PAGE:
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I have the following rows in a table (dd-mm-yyyy).

Start      | End        | Value
---------------------------------
01-01-2019 | 31-03-2019 | 64
01-02-2019 | 30-04-2019 | 126
01-03-2019 | 31-05-2019 | 66

I would like to divide the values by number of working days (just mon-fri, not holidays) between the start and end dates, then aggregate the values that occur in each month in postgres.

Based on this year's working days per month being:

Month  | Working Days
--------------------
Jan 19 | 23
Feb 19 | 20
Mar 19 | 21
Apr 19 | 22
May 19 | 23
  • The 1st row has 64 working days in Jan, Feb, Mar - so it's value per working day is 1. And has an aggregate value of 23 in Jan, 20 in Feb, 21 in Mar.
  • The 2nd row has 126 working days in Feb, Mar, Apr - so it's value per working day is 2. And has an aggregate value of 40 in Feb, 42 in Mar, 44 in Apr.
  • The 3rd row has 66 working days in Mar, Apr, May - so it's value per working day is 1. And has an aggregate value of 21 in Mar, 22 in Apr, 23 in May.
  • If we sum all the aggregate values for each month for each row we should get the result below.
Month   | Value
----------------
01-2019 | 23
02-2019 | 60
03-2019 | 84
04-2019 | 66
05-2019 | 23

So it's like grouping by month but the values are weighted by the number of working days per month.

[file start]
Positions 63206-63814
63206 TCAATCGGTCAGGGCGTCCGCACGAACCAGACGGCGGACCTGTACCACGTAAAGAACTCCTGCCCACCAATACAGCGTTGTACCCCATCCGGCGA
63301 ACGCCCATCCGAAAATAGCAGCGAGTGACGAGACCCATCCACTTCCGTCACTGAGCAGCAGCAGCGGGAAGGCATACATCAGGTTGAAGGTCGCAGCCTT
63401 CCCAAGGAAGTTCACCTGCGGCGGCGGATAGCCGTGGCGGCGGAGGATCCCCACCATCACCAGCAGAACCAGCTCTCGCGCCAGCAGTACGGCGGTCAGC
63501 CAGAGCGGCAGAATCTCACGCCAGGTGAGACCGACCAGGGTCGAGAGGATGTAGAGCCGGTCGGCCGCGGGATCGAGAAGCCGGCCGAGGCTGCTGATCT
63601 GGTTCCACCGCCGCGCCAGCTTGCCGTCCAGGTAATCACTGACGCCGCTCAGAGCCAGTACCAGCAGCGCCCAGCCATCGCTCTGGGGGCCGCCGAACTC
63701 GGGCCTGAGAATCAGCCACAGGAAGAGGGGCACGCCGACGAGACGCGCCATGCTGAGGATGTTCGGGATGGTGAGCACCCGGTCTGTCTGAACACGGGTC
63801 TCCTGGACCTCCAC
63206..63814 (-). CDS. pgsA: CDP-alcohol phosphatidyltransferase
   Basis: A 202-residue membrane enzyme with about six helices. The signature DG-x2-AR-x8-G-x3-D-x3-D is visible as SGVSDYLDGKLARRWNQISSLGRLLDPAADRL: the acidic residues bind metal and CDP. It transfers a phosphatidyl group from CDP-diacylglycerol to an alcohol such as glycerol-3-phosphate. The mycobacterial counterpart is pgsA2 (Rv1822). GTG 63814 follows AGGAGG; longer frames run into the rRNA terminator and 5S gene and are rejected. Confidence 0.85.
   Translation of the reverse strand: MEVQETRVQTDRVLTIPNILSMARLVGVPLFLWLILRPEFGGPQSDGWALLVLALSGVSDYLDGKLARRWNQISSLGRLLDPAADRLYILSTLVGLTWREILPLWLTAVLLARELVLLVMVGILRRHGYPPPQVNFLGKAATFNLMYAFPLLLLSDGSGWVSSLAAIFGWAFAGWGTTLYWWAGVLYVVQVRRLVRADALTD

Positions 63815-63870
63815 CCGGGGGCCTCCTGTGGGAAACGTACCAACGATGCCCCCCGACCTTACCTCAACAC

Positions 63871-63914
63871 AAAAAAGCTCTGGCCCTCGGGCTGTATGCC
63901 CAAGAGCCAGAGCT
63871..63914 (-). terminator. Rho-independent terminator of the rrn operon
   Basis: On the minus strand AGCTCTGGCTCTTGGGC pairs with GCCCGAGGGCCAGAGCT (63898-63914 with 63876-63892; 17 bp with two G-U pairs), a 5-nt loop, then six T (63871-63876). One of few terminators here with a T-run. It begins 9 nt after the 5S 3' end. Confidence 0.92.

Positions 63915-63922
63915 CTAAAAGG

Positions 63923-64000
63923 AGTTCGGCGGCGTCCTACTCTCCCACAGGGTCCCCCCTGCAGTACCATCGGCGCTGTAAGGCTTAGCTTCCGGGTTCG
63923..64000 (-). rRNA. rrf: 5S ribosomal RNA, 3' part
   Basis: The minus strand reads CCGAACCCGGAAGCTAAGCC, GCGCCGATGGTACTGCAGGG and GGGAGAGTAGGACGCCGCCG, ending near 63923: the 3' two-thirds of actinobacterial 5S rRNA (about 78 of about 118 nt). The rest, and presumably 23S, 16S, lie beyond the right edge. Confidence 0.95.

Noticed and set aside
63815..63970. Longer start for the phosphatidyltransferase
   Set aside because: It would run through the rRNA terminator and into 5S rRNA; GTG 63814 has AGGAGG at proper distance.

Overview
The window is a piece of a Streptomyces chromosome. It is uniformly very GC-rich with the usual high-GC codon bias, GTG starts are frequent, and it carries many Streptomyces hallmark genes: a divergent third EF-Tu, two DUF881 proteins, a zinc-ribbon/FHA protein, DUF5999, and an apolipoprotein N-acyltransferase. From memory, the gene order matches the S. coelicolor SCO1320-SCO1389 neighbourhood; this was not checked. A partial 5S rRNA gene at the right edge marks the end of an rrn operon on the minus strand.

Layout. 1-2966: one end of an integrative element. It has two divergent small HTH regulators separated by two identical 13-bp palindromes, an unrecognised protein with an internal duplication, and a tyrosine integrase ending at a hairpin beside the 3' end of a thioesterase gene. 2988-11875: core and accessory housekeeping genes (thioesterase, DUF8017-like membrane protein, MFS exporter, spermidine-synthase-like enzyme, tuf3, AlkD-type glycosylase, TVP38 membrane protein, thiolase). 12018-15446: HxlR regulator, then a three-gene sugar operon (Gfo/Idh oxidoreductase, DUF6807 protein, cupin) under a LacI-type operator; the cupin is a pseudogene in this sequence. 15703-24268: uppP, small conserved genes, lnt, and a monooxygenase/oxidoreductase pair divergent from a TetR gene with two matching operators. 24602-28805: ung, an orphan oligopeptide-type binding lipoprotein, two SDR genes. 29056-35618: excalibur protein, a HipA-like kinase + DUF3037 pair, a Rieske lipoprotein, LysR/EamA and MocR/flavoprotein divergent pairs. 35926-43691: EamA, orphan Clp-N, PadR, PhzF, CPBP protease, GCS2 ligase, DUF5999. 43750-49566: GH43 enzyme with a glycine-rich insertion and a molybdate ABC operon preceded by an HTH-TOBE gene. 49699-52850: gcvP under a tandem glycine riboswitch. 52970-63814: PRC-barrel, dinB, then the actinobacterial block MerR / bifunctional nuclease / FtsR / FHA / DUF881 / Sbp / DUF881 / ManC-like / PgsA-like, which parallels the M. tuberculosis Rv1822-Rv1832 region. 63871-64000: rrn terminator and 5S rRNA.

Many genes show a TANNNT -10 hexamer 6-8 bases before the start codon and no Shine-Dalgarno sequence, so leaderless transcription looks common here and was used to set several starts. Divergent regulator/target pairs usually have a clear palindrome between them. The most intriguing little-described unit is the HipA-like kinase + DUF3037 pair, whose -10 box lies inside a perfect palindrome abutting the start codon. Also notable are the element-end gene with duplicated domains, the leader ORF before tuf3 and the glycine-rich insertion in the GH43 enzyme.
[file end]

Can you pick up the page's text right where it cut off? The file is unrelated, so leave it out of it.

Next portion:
is it possible to do this in postgres?

  • Have you a calendar table? How do you know which days are working days? – McNets May 9 at 14:10
  • And how do you calculate final Value? – McNets May 9 at 14:31
  • Just Monday-Friday - no need to worry about holidays. – Ryan King May 9 at 16:37
  • The final value is the initial values divided by number of working days in the range. Then those values grouped by month. – Ryan King May 9 at 16:38
  • Sorry - I got the dates wrong in my example – Ryan King May 9 at 16:43
1

Assuming the table has a primary (or unique) key, then you can calculate the "value per day" using this:

select to_char(dt, 'yyyy-mm') as month, 
       value, 
       value::numeric / count(*) over (partition by id) as value_per_day
from data
  left join generate_series(start, "end", interval '1 day') as t(dt) on true
where extract(dow from dt) not in (0,6) ;

generate_series() generates rows for each day between start and end, and the where clause removes the weekends. id is the unique identifier for the original rows it is required to be able to count the number of days "per row". With that result we can now aggregates the final result:

select month, sum(value_per_day)
from ( 
  select to_char(dt, 'yyyy-mm') as month, 
         value, 
         value::numeric / count(*) over (partition by id) as value_per_day
  from data
    left join generate_series(start, "end", interval '1 day') as t(dt) on true
  where extract(dow from dt) not in (0,6)  
) t
group by month
order by month;

Online example: https://rextester.com/KPGOFU25611

  • Perfect! Thankyou! – Ryan King May 9 at 21:28

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